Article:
Top 3 Ways EMV Can Keep Your Business Safe
It was recently announced that Revel is embracing chip and pin standard, or EMV, through its partnership with Adyen. But what is EMV, and what does it mean for your business? According to Wikipedia, EMV stands for “Europay, Mastercard, and Visa” and is meant to “ensure the security and global interoperability of chip-based payment cards.” This all sounds great, but what does this mean for your business, and for your customers?
Put simply, EMV is a more secure way to pay. Instead of customers merely swiping their cards at checkout–which opens them up to credit card skimmers and other forms of data theft–customers must also enter in a pin to accompany the scanned card. This sounds a lot like a debit card transaction, and indeed is very similar, except that EMV-enabled POS systems employ “cryptographic algorithms such as DES, Triple-DES, RSA and SHA provide authentication of the card to the processing terminal and the card issuer’s host system.” EMV is currently an international standard, but will be a requirement for merchants in the United States by 2016.
This may sound complicated, but here are three things to keep in mind when considering what EMV does for your business:
Avoid fines: By 2016, all merchants in the United States will be required to have EMV-enabled terminals and hardware. Those who don’t update their POS systems will be subject to prohibitive fines for not being PCI Compliant.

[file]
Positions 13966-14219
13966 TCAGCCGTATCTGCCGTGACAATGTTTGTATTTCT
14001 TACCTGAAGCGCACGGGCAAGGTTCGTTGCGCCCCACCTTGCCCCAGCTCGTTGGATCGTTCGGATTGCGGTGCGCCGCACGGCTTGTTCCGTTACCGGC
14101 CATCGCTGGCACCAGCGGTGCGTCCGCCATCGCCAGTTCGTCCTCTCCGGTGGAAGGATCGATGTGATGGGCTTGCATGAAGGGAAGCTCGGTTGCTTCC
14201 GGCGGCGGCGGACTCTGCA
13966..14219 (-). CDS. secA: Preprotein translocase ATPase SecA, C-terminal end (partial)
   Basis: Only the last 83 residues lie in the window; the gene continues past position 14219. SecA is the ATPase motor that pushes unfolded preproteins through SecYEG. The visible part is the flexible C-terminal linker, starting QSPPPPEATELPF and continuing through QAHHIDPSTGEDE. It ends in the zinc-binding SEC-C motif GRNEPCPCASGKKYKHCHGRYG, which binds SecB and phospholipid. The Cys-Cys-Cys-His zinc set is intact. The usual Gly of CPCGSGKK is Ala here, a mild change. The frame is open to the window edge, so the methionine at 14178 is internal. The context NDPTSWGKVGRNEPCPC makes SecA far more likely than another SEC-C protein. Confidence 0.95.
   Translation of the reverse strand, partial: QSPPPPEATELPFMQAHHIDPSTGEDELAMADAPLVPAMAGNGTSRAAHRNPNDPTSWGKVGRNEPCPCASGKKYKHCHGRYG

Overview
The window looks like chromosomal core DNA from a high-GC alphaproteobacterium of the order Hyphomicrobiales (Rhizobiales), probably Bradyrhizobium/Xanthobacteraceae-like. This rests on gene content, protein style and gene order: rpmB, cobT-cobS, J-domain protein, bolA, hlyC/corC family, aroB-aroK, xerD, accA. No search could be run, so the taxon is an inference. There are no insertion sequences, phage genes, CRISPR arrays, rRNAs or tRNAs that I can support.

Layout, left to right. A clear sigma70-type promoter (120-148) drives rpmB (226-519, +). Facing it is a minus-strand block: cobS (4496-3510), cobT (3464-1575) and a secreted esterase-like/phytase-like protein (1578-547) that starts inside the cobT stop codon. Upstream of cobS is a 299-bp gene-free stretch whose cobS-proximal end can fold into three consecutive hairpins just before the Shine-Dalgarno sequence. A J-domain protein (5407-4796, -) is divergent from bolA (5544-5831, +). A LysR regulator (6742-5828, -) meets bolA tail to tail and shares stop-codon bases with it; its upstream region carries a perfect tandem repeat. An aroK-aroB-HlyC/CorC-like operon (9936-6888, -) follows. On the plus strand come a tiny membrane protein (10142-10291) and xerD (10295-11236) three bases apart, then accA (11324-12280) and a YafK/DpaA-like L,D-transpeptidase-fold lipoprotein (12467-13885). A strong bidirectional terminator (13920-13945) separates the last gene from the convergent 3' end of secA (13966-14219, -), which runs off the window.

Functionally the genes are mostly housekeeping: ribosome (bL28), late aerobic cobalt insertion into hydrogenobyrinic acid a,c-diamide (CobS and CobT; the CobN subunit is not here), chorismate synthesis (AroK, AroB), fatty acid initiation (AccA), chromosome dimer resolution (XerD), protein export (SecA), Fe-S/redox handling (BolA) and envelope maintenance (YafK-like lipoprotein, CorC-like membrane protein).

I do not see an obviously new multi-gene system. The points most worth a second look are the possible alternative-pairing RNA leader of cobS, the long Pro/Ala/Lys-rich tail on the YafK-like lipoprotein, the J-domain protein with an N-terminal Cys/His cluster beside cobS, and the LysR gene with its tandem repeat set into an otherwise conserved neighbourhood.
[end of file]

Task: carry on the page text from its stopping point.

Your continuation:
Keeps your customers safe: As mentioned above, the use of EMV technology prevents various forms of data theft, including card-skimming. The customer identifies himself by entering his pin, therefore ensuring that he is authorized to use the card. Further ensure customer data is protect by using a POS system with payment encryption.
Protects your business: Because customers enter their pin when their card is scanned, the financial burden in the event of fraud is on them, not you. As Wikipedia notes, “For transactions in which an EMV card is used, the cardholder is assumed to be liable unless they can unquestionably prove they were not present for the transaction, did not authorize the transaction, and did not inadvertently assist the transaction through PIN disclosure.” Because the transaction requires a PIN to take place, it is up to the customer to protect his credit card information, thereby freeing you business from legal culpability in the event of fraud.
There you have it–EMV may sound complicated, but in all reality it is an excellent way to protect both your customer and yourself from fraud, fines, and credit card skimming.